"Maybe I have a romantic view on books, but I think their purpose is to inspire and develop our imagination" – I like this statement, Rosemary, and I don’t think it is romantic in the pejorative sense of the word at all. It sounds simply true to my ears. And yet, it is open to debate what may be the best way to stir the reader’s imagination. In a sense, I agree with you (and Jonathan) that some twists or literary tricks are useful to wrest the reader away from his/her comfortable passivity. But there is a thin line between opening up the reader’s inner eye and disrupting the subtle game of distance and proximity that the practice of novel-reading consists in. To know how to end a story is important, after all. And I discern a sincere respect for his readers in Jonathan’s effort to strike the right balance between sheer intellectual brilliancy (or should I say ‘coolness’) and genuine trust in the disclosing (and sometimes even healing) power of storytelling. If I should choose a maxim here, it would be the following: "To comfort the disturbed and disturb the comfortable".


    Dear Jonathan,

    the minute i finished reading Maxwell story and the final chapter i just rushed on internet to find a way to tell you how much i enjoyed your novel together with the ending that made me laugh for long. In french we would call it " une pirouette" , yet having accepted for many pages the "présence" of Emma" , this wasn’t quite unexpected ! Like a painter signature when he wants to put an end to his painting (sometimes they don’t know when the painting is really finished).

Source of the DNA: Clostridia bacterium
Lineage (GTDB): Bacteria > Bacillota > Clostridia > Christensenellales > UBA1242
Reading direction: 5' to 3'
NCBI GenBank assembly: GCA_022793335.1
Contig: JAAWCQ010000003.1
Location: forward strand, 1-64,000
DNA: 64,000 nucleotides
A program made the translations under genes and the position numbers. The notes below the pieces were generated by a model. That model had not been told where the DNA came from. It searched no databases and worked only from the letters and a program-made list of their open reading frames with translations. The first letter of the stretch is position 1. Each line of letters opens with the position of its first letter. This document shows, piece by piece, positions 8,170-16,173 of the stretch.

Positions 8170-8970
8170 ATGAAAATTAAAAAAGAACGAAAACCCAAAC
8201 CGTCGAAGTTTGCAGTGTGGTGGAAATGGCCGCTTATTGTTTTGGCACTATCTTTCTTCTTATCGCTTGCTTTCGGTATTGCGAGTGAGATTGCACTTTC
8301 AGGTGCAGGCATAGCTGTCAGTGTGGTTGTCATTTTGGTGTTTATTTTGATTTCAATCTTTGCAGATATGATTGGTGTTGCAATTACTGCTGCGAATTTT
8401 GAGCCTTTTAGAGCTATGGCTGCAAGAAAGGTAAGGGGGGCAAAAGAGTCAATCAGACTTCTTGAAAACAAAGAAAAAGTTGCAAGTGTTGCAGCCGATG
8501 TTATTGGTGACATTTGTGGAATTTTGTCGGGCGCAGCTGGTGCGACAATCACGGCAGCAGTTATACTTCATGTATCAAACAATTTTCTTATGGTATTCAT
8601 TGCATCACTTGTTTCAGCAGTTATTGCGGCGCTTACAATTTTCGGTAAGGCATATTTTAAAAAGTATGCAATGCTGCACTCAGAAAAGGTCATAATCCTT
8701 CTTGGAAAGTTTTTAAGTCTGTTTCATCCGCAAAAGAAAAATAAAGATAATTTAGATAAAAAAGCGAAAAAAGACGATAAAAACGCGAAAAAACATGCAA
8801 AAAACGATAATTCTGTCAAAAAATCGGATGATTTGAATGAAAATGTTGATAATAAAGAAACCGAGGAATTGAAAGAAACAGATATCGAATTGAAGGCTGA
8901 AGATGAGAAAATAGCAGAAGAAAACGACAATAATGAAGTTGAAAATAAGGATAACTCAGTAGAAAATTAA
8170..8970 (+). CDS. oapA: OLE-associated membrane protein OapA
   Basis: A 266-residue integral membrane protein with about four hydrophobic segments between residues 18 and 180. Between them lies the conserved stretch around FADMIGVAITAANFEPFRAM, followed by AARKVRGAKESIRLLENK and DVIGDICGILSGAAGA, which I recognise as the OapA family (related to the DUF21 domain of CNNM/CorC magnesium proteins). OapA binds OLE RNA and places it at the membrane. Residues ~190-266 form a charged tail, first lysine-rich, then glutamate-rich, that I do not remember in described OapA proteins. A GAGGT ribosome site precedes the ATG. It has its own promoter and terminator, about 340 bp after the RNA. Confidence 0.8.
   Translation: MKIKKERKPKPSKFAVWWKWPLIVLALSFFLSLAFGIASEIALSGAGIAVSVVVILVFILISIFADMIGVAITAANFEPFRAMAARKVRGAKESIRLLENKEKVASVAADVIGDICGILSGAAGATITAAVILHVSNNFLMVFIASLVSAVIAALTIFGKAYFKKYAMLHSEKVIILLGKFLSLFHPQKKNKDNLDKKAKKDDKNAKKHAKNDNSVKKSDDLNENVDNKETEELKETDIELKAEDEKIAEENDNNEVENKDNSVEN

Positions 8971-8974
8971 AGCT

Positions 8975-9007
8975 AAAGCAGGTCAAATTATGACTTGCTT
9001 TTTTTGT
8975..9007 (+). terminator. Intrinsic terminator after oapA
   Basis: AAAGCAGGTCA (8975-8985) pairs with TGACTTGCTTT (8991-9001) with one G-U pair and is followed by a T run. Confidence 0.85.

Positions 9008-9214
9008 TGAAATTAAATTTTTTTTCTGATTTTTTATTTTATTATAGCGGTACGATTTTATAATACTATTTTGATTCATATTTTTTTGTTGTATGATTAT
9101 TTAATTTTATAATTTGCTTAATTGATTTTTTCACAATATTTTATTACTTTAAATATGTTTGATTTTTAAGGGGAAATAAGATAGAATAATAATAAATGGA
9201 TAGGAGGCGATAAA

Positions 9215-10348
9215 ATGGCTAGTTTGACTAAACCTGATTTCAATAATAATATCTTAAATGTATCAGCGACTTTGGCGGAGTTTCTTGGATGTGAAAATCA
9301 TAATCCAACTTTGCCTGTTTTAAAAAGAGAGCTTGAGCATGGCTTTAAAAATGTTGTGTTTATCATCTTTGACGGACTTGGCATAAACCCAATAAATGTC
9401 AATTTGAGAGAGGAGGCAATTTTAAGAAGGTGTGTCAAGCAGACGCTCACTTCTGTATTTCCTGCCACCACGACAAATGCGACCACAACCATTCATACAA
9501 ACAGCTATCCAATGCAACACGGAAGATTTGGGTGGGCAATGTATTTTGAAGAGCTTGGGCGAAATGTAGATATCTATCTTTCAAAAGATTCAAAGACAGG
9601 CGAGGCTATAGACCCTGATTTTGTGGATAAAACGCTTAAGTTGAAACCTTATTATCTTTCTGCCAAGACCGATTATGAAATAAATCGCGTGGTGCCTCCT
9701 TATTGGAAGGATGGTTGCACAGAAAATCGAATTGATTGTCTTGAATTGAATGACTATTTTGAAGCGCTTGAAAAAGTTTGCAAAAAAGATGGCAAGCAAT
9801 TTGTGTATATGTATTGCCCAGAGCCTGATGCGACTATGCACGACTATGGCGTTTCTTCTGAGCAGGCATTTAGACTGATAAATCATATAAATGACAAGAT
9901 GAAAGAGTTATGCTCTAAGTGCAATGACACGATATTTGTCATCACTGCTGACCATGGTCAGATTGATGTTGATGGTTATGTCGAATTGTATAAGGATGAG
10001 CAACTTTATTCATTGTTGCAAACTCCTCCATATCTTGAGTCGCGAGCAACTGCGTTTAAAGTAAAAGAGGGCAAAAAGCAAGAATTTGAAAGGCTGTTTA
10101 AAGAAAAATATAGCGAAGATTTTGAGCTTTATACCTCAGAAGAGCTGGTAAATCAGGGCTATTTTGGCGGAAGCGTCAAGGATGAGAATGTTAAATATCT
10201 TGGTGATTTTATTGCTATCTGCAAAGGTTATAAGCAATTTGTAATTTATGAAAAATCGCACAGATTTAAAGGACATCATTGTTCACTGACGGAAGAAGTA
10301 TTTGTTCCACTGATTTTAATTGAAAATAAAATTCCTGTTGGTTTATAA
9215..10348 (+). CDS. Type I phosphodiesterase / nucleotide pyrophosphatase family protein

Then i tried to understand your surprising move, and i think i’m not wrong to think it as a call on readers reactions (token being partly the numerous reactions on this topic)after all novels like paintings are often good dialogues spots between readers and watchers, they barely include the writers or the painters themselves.

    Montaigne said once " Il n’y a de chagrin ou d’ennui qu’une heure de lecture ne m’ait oté", well … one hour reading your books has always the same effect on me ! Thank you

    ps ! : i have a GPS on my car i don’t use it on usual itineraries, lately i switched it on driving my 92 years old mother to her bridge club she was startled hearing that soft woman’s voice and she said how kind of her ! then i turned it on the man’s voice, she said "oh they are a team ! that man must be quite handsome with such a voice"… not far from Clive’s voice !